The latest episode of Politically Speaking features state Rep. Doug Clemens talking to St. Louis Public Radio’s Julie O'Donoghue and Jason Rosenbaum about his first impressions of legislative life.
The St. Ann Democrat represents the 72nd House District, which takes in portions of Maryland Heights, St. Ann and Breckenridge Hills. He was first elected to his post in 2018.
Here’s what Clemens talked about on the program:
- Clemens said he was driven to get involved in politics by the controversy surrounding the West Lake Landfill. That’s the place where radioactive material was dumped, which has prompted decades of activism from people living in the surrounding communities.
- He said he’s gravely concerned with reports about how roughly 90,000 children have been dropped recently from the state’s Medicaid program. Clemens said that could force low-income families to make tough decisions about their kids’ health care.
- Like nearly every other Democratic member of the Legislature, Clemens was opposed to a bill banning most abortions after eight weeks of pregnancy. He said he’s not optimistic that opponents of the measure can gather enough signatures by Aug. 28 to spark a 2020 statewide referendum.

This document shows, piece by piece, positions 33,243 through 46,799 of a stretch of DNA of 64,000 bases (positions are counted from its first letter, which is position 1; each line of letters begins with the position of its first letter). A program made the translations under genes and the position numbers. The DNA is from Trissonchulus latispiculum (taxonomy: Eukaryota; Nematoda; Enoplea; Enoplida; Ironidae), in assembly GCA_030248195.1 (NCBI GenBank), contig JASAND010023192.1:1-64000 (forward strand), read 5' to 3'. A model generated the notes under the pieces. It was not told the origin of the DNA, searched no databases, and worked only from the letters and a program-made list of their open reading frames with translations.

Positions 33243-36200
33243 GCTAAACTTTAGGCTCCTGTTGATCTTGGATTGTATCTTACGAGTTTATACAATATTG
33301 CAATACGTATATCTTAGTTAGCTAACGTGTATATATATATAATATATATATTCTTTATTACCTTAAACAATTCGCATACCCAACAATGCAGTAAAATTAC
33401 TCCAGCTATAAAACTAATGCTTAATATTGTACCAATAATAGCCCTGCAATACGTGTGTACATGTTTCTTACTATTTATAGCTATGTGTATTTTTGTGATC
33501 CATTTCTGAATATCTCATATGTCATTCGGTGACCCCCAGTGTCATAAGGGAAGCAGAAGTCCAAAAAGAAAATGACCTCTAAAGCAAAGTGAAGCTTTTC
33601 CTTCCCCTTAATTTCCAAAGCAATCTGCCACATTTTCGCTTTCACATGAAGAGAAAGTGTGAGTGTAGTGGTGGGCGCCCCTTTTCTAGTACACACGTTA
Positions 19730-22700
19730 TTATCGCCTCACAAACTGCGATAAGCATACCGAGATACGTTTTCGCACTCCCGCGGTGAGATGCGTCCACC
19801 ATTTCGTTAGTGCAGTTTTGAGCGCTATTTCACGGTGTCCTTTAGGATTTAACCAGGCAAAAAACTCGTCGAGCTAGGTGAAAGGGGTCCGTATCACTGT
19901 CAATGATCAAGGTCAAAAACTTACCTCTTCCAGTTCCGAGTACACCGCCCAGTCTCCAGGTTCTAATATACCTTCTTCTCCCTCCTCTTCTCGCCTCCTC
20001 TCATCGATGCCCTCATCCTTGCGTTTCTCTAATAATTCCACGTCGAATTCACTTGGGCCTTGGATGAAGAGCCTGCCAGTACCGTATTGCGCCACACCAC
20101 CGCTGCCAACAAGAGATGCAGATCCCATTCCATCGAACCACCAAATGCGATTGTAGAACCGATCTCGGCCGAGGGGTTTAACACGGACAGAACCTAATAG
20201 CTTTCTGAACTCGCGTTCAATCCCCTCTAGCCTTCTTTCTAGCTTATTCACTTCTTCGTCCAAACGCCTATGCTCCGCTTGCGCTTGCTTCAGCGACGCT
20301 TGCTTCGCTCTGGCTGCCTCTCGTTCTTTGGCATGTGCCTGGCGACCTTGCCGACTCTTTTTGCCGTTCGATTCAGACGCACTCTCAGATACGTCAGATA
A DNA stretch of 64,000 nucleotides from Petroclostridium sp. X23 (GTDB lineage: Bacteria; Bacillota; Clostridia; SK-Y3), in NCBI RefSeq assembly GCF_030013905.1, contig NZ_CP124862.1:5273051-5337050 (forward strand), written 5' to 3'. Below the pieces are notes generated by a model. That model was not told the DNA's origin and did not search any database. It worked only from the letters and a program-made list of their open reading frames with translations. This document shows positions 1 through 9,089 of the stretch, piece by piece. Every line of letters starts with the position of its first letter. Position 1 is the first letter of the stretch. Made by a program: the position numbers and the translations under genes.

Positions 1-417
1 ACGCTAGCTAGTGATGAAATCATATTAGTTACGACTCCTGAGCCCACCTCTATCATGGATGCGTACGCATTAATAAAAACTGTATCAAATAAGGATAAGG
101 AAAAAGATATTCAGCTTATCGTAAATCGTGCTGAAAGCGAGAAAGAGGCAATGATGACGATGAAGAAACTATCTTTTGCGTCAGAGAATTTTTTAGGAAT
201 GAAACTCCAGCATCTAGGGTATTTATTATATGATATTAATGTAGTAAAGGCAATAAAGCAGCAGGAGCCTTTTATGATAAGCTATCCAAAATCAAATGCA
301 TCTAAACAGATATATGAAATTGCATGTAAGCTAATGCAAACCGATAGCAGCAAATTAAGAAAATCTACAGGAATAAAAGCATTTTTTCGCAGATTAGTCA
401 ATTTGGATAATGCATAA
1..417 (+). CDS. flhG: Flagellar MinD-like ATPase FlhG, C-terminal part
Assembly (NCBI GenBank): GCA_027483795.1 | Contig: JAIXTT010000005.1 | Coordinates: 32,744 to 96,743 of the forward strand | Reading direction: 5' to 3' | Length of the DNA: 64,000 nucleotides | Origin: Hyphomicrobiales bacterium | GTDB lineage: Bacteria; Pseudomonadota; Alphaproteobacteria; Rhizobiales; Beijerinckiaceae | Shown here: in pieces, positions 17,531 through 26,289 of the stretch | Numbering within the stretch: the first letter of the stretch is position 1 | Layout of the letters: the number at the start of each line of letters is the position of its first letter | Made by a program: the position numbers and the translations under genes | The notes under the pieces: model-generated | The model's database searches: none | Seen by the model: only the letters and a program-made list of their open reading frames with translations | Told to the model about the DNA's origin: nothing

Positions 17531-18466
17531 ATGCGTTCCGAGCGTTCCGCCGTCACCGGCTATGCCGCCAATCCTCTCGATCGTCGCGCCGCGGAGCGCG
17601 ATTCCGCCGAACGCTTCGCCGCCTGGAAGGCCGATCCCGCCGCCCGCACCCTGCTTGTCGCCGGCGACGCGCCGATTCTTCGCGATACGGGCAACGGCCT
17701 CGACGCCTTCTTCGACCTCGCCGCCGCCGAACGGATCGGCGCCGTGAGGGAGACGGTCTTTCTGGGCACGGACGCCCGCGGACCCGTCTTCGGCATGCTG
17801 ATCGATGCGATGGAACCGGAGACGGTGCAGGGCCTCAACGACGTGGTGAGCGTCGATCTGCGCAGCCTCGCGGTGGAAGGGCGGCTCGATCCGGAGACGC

- Clemens also discussed legislation that would bar cities and counties from passing ordinances to regulate concentrated animal-feeding operations. Clemens was an opponent of that bill, which Gov. Mike Parson signed into law earlier this year.
Clemens is a longtime resident of northwest St. Louis County and has worked for a company that installs captioning phones for people who are hearing impaired. He first ran for the Missouri House in 2010, when he lost to Eileen McGeoghegan in the Democratic primary by 11 votes.
After redistricting, Clemens ran again for the House in 2012 — this time losing by a larger margin to Courtney Curtis. He played a behind-the-scenes role in St. Louis County Democratic politics for the next six years, until 2018, when state Rep. Mary Nichols, D-Maryland Heights, was departing from the House due to term limits.
Clemens defeated four other Democrats, including McGeoghegan, to finally prevail in a House Democratic primary. Winning that primary was tantamount to election in an area that’s consistently voted for Democrats over the past couple of decades.
Clemens serves on House committees dealing with pensions, health and mental health policy, and financial institutions.
The podcast is sponsored by the St. Louis-based law firm of Capes Sokol.
Follow Julie O'Donoghue: @jsodonoghue
Follow Jason Rosenbaum: @jrosenbaum
Follow Doug Clemens: @doug_clemens
Music: “Everything to Everyone” by Everclear